Editor's note: Lisa Margonelli, director of the New America Foundation's Energy Policy Initiative, publishes The Energy Trap. She is the author of "Oil on the Brain: Petroleum's Long, Strange Trip to Your Tank."
(CNN) -- Unlike in previous jobs speeches, where he's been a cheerleader for clean energy and a green economy, President Obama didn't say the word "green" once in his address to a joint session of Congress on Thursday night. That seems to fit the mood of the country, but in fact, Obama is missing a stimulus program in every American gas tank.
This year, Americans will probably spend about $450 billion on gasoline: That's roughly $100 billion more than we spent last year. So, high gas prices could effectively wipe out the entire stimulus that Obama proposed Thursday night from the $100 billion payroll tax break. The president said he hopes to supercharge the economy by returning $1,500 to a family making $50,000, but those families already spend more on gas and vehicles than they do on taxes or medical care.
Michele Bachmann is right when she says gas prices are killing people; I've interviewed a college grad who went without lunch to pay for gas to get to work and keep her job, and to a man in Maine who works a second job just so he and his wife can afford to commute to their other jobs. Alas, we can't reduce the price of gas to $2 a gallon, as Bachmann has pledged, but we can reduce the amount of gas we burn.
In addition to the stimulus Obama suggests, the U.S. should be working aggressively to reduce the amount of money Americans spend on gasoline. One way: The government could lend middle-class families money at low interest to buy cars that get more than 35 miles per gallon. In one swoop, we'd be increasing those families' disposable income, making more jobs in Detroit and reducing oil dependence, pollution and greenhouse gas emissions. And a loan guarantee program will not draw down the Treasury.
We should use tax breaks and more direct incentives to encourage more companies to start van pools, carpools, bus services and telecommuting programs for their workers.
Finally, it wouldn't cost anything to make it easy and legal for jitneys and other for-profit bus services to carry workers on routes where there are no city services.
Despite the recent bankruptcy of green companies like Solyndra, which received government-guaranteed loans, and the disappointing results of government spending aimed at creating green jobs, Obama must not abandon the idea of a greener economy. Better to realize that environmental protections and thoughtful regulation by themselves can create jobs in the long haul.
Since 1995, California has seen "core" green jobs increase by 56% -- to 174,000 -- while all jobs in the economy expanded by only 18%, according to the nonpartisan research organization Next 10. (Biotech, heavily funded by venture capitalists, saw employment grow by just 7%. That's evidence right there that the government should not expect to create jobs by supplying capital to startups directly.) California's core green jobs were largely in air quality, landfill recycling, energy conservation and energy generation, and they were supported by a much larger number of "greenish" jobs, such as those in finance and investment.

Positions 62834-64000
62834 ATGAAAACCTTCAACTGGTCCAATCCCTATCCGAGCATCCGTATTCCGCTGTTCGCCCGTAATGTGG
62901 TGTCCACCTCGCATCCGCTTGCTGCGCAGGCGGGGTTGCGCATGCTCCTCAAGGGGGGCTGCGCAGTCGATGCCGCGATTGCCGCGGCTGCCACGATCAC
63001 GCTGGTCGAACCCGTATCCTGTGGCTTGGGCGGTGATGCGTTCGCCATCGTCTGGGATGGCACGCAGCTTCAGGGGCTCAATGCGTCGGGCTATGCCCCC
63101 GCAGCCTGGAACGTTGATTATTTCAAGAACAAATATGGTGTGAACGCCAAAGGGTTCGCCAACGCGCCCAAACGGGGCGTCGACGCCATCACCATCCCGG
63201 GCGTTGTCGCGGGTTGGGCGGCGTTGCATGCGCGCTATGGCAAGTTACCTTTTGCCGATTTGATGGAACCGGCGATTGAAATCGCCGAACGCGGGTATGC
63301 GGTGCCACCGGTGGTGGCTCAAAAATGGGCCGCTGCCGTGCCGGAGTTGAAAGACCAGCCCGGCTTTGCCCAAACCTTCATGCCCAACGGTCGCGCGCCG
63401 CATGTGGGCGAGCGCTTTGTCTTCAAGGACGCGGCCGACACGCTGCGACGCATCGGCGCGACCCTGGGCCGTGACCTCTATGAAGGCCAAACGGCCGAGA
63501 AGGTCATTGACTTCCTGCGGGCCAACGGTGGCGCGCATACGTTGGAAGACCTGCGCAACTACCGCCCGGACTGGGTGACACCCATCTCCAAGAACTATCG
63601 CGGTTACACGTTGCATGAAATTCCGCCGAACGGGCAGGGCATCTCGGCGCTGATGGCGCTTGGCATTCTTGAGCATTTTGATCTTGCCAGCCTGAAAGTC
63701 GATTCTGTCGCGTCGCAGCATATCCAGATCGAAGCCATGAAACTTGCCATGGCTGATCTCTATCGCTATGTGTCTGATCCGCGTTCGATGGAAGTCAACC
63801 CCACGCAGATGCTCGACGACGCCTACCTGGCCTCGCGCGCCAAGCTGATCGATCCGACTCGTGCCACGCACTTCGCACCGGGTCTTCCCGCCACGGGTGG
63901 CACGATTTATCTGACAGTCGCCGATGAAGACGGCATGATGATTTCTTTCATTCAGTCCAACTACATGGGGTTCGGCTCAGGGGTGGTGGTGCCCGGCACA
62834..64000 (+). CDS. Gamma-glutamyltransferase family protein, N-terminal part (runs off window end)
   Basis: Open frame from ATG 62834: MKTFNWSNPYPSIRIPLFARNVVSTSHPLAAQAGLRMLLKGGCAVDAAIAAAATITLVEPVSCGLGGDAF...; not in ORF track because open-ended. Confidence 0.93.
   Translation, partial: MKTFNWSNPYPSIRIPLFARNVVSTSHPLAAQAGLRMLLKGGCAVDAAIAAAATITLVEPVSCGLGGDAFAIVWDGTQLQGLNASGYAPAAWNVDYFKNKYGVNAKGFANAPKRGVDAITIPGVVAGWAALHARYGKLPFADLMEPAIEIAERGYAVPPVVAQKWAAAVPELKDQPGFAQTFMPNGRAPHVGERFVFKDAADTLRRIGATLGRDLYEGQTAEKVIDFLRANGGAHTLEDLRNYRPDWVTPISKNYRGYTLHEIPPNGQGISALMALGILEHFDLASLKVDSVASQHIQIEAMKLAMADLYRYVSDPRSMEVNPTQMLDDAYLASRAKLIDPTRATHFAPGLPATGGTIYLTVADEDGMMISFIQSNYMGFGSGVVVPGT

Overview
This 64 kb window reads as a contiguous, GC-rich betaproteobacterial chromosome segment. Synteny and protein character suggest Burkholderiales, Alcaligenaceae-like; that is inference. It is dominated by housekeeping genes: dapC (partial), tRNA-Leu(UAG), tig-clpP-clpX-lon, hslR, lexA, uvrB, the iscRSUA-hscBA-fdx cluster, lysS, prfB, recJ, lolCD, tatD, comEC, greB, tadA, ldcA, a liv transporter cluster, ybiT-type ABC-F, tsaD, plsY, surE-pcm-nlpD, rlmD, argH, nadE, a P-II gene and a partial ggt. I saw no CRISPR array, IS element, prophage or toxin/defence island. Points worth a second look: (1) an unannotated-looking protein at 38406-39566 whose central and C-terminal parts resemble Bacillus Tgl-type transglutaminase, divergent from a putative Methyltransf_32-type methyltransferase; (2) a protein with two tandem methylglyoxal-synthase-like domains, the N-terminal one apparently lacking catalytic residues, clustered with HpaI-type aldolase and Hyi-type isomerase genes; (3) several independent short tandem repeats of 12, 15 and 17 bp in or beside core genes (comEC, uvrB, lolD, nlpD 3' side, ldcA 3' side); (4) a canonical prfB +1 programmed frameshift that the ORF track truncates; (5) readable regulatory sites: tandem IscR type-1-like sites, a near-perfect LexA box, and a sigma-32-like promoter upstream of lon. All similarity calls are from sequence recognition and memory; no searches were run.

California was successful because it never set out to create jobs, green or not. Policymakers wanted to solve environmental problems that were starting to hurt the economy: smog, landfill space problems and rapid growth in electricity demand that was causing blackouts and would require expensive expansions of power plants and the electrical grid.
The state put in place regulations that specified outcomes (cleaner air from car tailpipes, diverting waste before landfills, reducing electricity demand), and industry got to work trying to solve the problems and make a buck. Ergo: jobs.
And by solving the problems, the issue of clean air became one supported by most Californians, regardless of political stripe. With this approach, investors and entrepreneurs can concentrate on their products and worry less about how a shift in the political winds could blow away their project. (Look at biodiesel for an example of a greenish industry whose tax credits are always threatened.)
These policies have become part of Californians' culture: They might grumble about getting their cars checked for smog emissions, but no one complains about having a clear view of the mountains in L.A.
The lesson: At the federal level we would do well to identify our problems, create regulation to limit them and let industry create the technology and the jobs.
For a greener economy, our leaders need to start by looking at the red ink caused by high fuel prices, pollution and waste.
The opinions expressed in this commentary are solely those of Lisa Margonelli.